Age and occupation. How long have you lived here, where did you come from, and where do you live now?
I grew up in Weymouth, Massachusetts, a town right south of Boston, and have lived in the East Village since 1994. I'm 33. My occupations are writer and film curator. I contribute regularly to the Village Voice and have organized the New York Underground Film Festival since way back in the dark ages of 1996.
Three from Chris Gage
1. What kind of sweet debaucheries and depraved goings-on have you been privy to on press junkets while working as a film critic for the Voice? If you haven't been on any junkets, is it because you wrote that "Walking Tall" was "ridiculous macho slugfest attempting to reassert the '80s-style roid-raging revenge narrative (e.g., Commando, Rambo III), peppered with a dash of Charles Bronson vigilante justice"? Which, however hilarious, is like so totally wrong.
I know that sexy celebrity-film-critics like NY1's Neal Rosen give the impression that the job is something glamorous. It's not. Most of it involves sitting at home staring at a blank Microsoft Word document until something snarky appears. A lot of us go to festivals and such, but the excitement there is decidedly nerdish: for example, I was thrilled at the Rotterdam Film Festival to meet Kiyoshi Kurosawa, an amazing director whose name will probably require googling for a number of otherwise well-informed Gothamist readers. Its not like I did coke off Mary Kate Olsen's ass or anything. That said, I have interacted with some extremely cool people. Like, I've spoken with Patricia Hearst three times, all at John Waters-related events. That lady is pure class.
2. Who in this year's New York Underground Film Festival is most likely to become the next John Waters (i.e., a once daring and volatile film maker who now casts Johnny Depp and has art shows at the New Museum in SoHo; it's hard to convey in email that I'm not mocking Waters' arc or success, by the way.)
Given that thirteen artists in this year's Whitney Biennial are New York Underground alumni, and our opening night film from last year, The Weather Underground, was later nominated for an Oscar, it looks like there are numerous contenders. But if I had to pick one film from this year's NYUFF that seems poised to break out, I'd definitely say it's Roddy Bogawa's feature I Was Born But..., a beautifully shot, incredibly complex and intelligent film which is about, among many other things, growing up Asian-American and punk. It world-premiered at our festival in March, and the reaction was incredible. I think Roddy has hit on something that has the potential to connect with many people, and some smart distributor will undoubtedly realize this.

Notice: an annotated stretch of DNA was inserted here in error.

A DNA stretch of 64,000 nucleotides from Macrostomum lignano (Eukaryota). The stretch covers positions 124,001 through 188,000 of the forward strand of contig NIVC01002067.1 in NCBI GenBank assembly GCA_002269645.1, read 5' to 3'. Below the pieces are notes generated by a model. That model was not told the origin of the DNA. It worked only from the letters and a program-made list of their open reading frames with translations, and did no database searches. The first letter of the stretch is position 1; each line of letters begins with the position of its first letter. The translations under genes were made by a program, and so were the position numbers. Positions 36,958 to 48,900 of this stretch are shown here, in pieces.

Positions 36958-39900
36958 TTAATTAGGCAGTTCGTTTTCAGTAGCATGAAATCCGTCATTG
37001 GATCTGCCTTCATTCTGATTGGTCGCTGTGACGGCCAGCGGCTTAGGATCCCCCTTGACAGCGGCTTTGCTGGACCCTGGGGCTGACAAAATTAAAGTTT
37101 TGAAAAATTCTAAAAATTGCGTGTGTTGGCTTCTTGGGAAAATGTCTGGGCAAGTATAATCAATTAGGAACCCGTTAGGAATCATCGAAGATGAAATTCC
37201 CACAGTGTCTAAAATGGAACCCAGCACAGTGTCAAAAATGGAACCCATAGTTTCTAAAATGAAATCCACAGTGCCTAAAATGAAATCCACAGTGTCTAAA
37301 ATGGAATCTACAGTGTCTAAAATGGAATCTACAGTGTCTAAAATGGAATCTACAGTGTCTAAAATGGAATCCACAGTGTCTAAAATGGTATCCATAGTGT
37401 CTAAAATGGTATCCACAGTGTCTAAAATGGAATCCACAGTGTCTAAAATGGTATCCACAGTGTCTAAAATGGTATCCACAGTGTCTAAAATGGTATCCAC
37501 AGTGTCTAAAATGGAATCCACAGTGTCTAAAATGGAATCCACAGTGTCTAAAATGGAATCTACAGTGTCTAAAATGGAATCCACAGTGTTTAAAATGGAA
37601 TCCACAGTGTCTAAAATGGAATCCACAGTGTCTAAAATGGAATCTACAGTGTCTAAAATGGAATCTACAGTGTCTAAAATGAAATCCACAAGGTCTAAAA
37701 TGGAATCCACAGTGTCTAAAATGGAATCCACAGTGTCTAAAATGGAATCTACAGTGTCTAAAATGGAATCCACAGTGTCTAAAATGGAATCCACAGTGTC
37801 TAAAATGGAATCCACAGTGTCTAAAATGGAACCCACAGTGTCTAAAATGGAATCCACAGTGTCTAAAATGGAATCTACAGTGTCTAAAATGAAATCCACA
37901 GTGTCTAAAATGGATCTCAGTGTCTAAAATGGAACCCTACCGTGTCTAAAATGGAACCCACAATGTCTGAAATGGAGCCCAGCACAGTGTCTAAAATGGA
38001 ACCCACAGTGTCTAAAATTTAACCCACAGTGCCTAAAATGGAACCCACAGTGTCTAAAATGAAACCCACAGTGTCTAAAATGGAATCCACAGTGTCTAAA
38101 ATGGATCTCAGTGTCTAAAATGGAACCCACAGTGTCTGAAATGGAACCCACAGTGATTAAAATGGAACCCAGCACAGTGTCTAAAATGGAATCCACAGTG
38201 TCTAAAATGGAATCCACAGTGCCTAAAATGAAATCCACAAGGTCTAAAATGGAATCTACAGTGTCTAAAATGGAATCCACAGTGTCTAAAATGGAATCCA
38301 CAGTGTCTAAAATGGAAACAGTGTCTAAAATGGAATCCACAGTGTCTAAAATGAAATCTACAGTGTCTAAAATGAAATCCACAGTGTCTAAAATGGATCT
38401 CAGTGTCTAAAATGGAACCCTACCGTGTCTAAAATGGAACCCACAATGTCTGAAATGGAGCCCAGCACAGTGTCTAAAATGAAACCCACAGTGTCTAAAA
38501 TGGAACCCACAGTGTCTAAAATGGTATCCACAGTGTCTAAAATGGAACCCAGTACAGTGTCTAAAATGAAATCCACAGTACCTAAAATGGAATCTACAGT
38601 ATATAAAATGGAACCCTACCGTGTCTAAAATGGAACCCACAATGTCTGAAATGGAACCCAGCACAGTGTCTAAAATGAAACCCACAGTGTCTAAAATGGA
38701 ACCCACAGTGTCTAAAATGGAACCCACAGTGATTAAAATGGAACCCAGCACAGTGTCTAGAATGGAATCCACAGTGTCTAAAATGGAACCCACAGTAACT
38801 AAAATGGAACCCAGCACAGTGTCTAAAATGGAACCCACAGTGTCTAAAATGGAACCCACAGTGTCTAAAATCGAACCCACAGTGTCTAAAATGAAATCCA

3. How successful are film festivals, like the NYUFF, in getting people to see films they wouldn't already go see? Aren't the people who go to these predisposed to these types of movies, as opposed to mainstreamers who will walk by the posters scratching their empty heads and never take a chance on, say, "Leche/Mala Leche"?
I think that the NYUFF has been quite successful -- we've always been an extremely well-attended event, and have been around for over 11 years, so people come to us with an open mind, wanting to see things that may challenge them, or at least be something different and unexpected. That said, I think one of the main problems you're hitting on is the mainstreaming of film festivals in general. There are far too many festivals that attempt to offer a watered-down experience, with B-grade films directed by celebrities, or stuff that will be released by major studios anyway, or wannabe indie films that really don't need to be seen by anyone beyond the filmmaker's family. I think that people go to events like that and end up disappointed. They think that's all a film festival is, and it lowers the bar of expectation. I mean, if you just want to watch stuff you could see anyway, you should just sit at home and curate your own film festival on pay-per-view.
Time travel question: What era, day or event in New York's history would you like to re-live?
The third weekend in June, 2003. I was out of town, and I heard I missed some fun stuff.
What's your New York motto?
"Everyone is special"
Best celebrity sighting in New York, or personal experience with one if you're that type.
One time Kenneth Anger gave me a framed Hitler Youth recruitment poster. It hangs in a place of honor in my home.
Just after midnight on a Saturday - what are you doing?
Worshipping Tina Fey.
What's the most expensive thing in your wardrobe?
I bought the first suit I've ever owned last fall, at Brooks Brothers, on the occasion of my godchild's christening. I wanted the most conservative-looking thing possible, complete with horse-jumping-steeplechase tie. I'm loving it.
Medication: What and how much do you take?
Not much right now, but back in 1999, a close friend and I got addicted to herbal speed. That was weird, but I got a lot of work done!
Who do you consider to be the greatest New Yorker of all-time? (Name up to three if you must.)
P.T. Barnum, Yoko Ono and Parker Tyler
If you could change one thing about New York, what would it be?
I'd make street piss smell like honeysuckle.